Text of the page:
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The Collaborative Divorce Process

Collaborative divorce refers to the process of spouses working together to settle the terms of their divorce outside of court. Collaborative divorce is voluntary and normally means that negotiations remain amicable and address the interests of both parties through joint agreements.

The Collaborative Team

A collaborative team is assembled upon the decision by a couple to proceed with a collaborative divorce. This team will help the couple to negotiate the terms of their separation cooperatively so that desirable outcomes for both parties can be reached. A collaborative team will typically consist of each spouse, their respective lawyers who represent their individual interests, and specialists who work with the couple to achieve a collective resolution. A collaborative team’s specialists might include a divorce coach, a financial specialist, or a family law specialist. Couples with minor children may likely obtain a child specialist.

Participation Agreement

A participation agreement will typically include rules dictating the procedure of the collaborative process. These might include commitments to:

  • Fully disclose any relevant personal or financial information
  • Polite and non-threatening correspondence
  • Avoid court proceedings and threats of litigation
  • Maintain the privacy of each party throughout the divorce process
  • And possibly more

Interest-Based Negotiations

Interest-based negotiations occur when both parties intend to reach a mutually agreeable outcome. This means that the feelings, needs, and interests of each spouse are addressed and fairly considered during the division of assets or custody arrangements. Through interest-based negotiations, spouses may also be more likely to maintain a civil relationship with each other.

The members of your collaborative team and the contents of your participation agreement can vary depending on your unique situation. To find out more about how to organize a collaborative team or negotiate a participation agreement, contact our family lawyers at Gelman & Associates today.

Collaborative Divorce vs. Mediation in Ontario

Mediation is a form of alternative dispute resolution which helps spouses to settle the terms of their divorce or separation through the aid of a neutral, third-party mediator. Mediators are typically family law lawyers, but can also be represented by mental health professionals or other specialists used in conflict resolution. A mediator does not represent the interests of either spouse and does not offer legal advice to either party. Their main goal is to facilitate communication and negotiation between spouses so that they might reach a settlement outside of court.

Alternatively, collaborative divorce involves direct communication and negotiation between a couple and their respective lawyers. A neutral third party is not required as both spouses have already agreed to reach a settlement outside of court via their Participation Agreement.

Spouses who take their divorce to court are often required by a judge to attend a mediation session before proceedings begin. Since collaborative divorces function through direct communication between spouses and their lawyers, mediation is normally not necessary. Whether mediation or collaborative divorce is preferable will depend on your goals and your relationship with your spouse or partner. For more information about the right route for you, contact our family lawyers today.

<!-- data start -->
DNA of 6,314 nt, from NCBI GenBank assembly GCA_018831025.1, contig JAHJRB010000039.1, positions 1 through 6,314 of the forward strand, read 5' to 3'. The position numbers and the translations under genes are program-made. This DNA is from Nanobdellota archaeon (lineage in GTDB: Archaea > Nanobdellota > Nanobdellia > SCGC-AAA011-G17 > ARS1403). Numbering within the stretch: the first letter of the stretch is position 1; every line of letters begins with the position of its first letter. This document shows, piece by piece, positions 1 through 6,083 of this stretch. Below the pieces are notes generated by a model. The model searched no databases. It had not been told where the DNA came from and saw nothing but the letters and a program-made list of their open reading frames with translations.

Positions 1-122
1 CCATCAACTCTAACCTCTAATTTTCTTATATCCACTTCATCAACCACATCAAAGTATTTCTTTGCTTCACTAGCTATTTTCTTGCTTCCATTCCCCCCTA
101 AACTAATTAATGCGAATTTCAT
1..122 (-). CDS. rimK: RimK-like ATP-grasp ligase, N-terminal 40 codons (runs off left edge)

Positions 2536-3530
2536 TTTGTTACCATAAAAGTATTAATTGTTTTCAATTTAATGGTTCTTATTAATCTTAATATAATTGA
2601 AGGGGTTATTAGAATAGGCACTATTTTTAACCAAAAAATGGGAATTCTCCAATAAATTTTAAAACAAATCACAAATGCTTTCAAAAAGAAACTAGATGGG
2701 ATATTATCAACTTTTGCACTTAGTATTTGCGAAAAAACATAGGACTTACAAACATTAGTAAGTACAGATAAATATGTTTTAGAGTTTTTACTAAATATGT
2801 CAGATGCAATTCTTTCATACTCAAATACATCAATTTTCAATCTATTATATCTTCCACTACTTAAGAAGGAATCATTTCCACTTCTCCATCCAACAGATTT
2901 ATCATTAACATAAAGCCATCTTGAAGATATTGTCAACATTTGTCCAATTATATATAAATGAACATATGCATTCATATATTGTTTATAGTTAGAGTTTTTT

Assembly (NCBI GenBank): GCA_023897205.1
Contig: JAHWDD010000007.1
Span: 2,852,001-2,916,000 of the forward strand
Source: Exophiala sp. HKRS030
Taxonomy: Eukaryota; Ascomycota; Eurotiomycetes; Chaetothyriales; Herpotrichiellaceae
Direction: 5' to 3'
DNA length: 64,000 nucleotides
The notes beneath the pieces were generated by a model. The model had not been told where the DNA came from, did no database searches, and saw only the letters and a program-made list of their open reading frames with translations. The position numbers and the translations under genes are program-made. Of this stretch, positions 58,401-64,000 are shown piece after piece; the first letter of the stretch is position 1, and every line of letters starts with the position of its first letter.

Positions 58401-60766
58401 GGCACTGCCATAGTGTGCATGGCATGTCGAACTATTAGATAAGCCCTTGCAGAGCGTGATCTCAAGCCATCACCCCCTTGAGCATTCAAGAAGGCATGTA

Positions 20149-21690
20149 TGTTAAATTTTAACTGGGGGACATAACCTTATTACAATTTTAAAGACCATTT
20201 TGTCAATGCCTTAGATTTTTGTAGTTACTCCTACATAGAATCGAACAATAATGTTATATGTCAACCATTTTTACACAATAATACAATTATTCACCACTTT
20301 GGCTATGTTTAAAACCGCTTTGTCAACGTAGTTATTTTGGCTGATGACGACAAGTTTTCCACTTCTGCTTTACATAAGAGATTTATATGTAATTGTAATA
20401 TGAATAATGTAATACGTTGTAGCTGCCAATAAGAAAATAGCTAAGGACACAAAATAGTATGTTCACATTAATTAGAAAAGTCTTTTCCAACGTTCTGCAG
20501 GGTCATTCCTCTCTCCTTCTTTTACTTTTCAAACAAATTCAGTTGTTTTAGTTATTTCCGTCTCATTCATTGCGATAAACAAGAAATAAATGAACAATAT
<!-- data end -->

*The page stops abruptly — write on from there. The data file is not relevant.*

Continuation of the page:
Is Collaborative Divorce Right for Me?

Collaborative divorce can be a useful pathway for navigating your separation. It is usually appealing to couples who are capable of negotiating peacefully and working together. Since collaborative divorce does not go to court, it can save each party both time and money. Those who participate in collaborative divorce also exercise much greater control over the division of their assets and other important issues, as there is no interference from a judge over final decisions.

If cordial contact cannot be maintained between yourself and your former spouse, a collaborative divorce may be a less desirable option. Separations that occur due to domestic violence, financial abuse/misconduct, or adultery can make collaboration more difficult. Regardless of the situation, we recommend you consult with a family lawyer.

Contact our Collaborative Divorce Lawyers For a Consultation

Divorces can be messy, time-consuming, and costly. With the help of family law lawyers focused on conscientious negotiation, you, and your family’s best interests, collaborative divorce can be a productive and less stressful option. Gelman & Associates family lawyers can assist in the formation of your collaborative team and participation agreement so that you might settle your divorce efficiently, amicably, and in the way that you wish. Contact our representatives today for a consultation about how a collaborative divorce might work for you.

Disclaimer: For specific legal advice on your family law matter, please consult with a family law lawyer. The content in this article is not intended to act as legal advice and is instead intended to act as a general overview of a legal topic.

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